The Centers for Medicare and Medicaid Services has upped inpatient rehab facilities payments by 2.4%, in 2021, in a final rule updating the Inpatient Rehabilitation Facility Prospective Payment System.
Additionally, CMS is increasing aggregate payments by 0.4% to maintain outlier payments at 3% of total payments, resulting in an overall update of 2.8% or $260 million for FY 2021.
The final rule also applies a 5% cap on wage index decreases from 2020 to 2021, which aligns with recent Office of Management and Budget statistical area delineations.
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Other provisions relate to coverage requirements and physician evaluation requirements and follow the legal mandate to update Medicare payment policies for IRFs every year.
WHAT'S THE IMPACT
The first provision updates and codifies existing documentation instructions and guidance related to Medicare IRF coverage requirements.
For a claim to be considered reasonable and necessary, there must be a reasonable expectation that the patient meets all of the IRF coverage requirements at the time of the patient's admission to the IRF. The new provision clarifies and reduces the administrative burden on both IRF providers and Medicare Administrative Contractors when making a patient claim, according to CMS.
The next rule permanently eliminates the need for a post-admission physician evaluation, effective October 1.
Prior to the COVID-19 pandemic, IRFs were required to conduct a post-admission physician evaluation within the first 24 hours of a patient's admission to confirm that no changes had occurred. During the pandemic, a new policy didn't require post-admission evaluations because much of the information is included in the pre-admission screening documentation. Now, the flexibility will be granted beyond the expiration of the public health emergency.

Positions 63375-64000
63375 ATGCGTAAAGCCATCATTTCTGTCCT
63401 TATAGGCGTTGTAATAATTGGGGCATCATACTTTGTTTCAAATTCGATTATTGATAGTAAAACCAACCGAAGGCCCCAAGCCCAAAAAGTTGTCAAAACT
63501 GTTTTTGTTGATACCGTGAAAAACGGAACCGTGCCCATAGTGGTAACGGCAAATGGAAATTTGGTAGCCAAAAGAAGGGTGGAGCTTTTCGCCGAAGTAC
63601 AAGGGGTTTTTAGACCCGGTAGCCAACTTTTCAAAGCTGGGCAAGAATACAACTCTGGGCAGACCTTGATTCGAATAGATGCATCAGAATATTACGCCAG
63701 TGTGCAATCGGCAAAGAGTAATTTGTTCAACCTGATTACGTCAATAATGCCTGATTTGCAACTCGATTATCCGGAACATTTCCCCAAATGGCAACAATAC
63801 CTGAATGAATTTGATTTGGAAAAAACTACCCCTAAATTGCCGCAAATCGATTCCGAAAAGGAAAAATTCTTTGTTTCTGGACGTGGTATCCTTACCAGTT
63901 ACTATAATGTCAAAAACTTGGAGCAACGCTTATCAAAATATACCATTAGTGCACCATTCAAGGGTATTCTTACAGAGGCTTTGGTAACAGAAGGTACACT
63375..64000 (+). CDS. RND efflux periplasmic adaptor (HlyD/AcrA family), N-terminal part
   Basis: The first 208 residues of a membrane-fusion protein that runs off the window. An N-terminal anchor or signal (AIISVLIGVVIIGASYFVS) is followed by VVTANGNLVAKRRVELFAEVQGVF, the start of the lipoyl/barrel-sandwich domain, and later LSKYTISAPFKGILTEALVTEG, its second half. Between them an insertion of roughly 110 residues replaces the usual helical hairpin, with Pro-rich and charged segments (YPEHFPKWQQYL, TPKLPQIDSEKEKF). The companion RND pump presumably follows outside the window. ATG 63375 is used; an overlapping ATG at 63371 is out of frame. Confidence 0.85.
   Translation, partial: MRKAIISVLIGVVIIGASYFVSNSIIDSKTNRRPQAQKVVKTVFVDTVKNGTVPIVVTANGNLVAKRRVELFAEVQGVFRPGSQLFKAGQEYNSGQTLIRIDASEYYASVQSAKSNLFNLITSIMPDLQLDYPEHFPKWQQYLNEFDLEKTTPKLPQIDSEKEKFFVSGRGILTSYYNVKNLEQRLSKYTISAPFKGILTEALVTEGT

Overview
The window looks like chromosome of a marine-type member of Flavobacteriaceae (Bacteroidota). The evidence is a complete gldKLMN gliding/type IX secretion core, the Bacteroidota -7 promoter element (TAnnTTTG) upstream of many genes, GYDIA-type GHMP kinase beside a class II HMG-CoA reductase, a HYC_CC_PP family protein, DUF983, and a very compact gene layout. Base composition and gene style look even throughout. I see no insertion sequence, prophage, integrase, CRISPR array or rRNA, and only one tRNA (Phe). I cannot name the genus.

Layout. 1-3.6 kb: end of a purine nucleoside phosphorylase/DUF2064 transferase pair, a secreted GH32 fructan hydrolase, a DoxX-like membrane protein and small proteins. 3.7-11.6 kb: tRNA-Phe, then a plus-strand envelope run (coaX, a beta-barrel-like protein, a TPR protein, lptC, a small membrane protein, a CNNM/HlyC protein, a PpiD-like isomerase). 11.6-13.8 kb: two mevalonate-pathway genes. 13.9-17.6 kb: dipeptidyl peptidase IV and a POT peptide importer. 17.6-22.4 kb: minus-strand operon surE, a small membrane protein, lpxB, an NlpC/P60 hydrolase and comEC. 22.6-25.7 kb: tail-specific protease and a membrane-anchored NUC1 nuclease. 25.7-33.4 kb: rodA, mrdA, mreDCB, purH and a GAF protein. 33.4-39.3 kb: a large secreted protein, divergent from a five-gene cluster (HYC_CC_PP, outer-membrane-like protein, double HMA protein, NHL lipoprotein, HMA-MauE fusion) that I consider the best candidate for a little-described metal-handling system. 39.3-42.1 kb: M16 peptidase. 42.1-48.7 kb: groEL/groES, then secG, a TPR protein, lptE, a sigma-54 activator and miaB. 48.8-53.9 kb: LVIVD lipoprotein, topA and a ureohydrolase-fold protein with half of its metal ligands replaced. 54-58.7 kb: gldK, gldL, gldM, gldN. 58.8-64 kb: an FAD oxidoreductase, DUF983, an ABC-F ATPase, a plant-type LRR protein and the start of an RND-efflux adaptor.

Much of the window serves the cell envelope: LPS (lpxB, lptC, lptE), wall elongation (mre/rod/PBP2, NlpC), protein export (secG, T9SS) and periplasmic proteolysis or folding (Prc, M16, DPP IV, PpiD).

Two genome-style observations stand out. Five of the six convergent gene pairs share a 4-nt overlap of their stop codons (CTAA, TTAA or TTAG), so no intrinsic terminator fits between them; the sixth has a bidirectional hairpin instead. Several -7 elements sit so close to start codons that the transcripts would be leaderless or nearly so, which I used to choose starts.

The final rule also allows non-physician practitioners to perform one of the three required visits in lieu of the physician in the second and later weeks of a patient's care, when consistent with the non-physician practitioner's state scope of practice.
CMS currently requires physicians to meet with their patients three times a week to make sure the patient's care plan is on track. The new rule allows non-physician practitioners to remove some of the burdens from physicians. Physicians are still required to review and agree with the preadmission screening, establish the care plan and lead weekly interdisciplinary team conferences.
THE LARGER TREND
The final rule is slightly different from what was proposed in April.
Originally, CMS planned for an overall update of 2.9%, or $270 million for FY 2021.
The proposed rule did include the 5% cap on wage index decreases from 2020 to 2021, the provision that allowed non-physician practitioners to perform patient visits and the elimination of post-admission physician evaluations.
The final rule further advances the department's effort to strengthen the Medicare program by better aligning payments for inpatient rehabilitation facilities, according to CMS.
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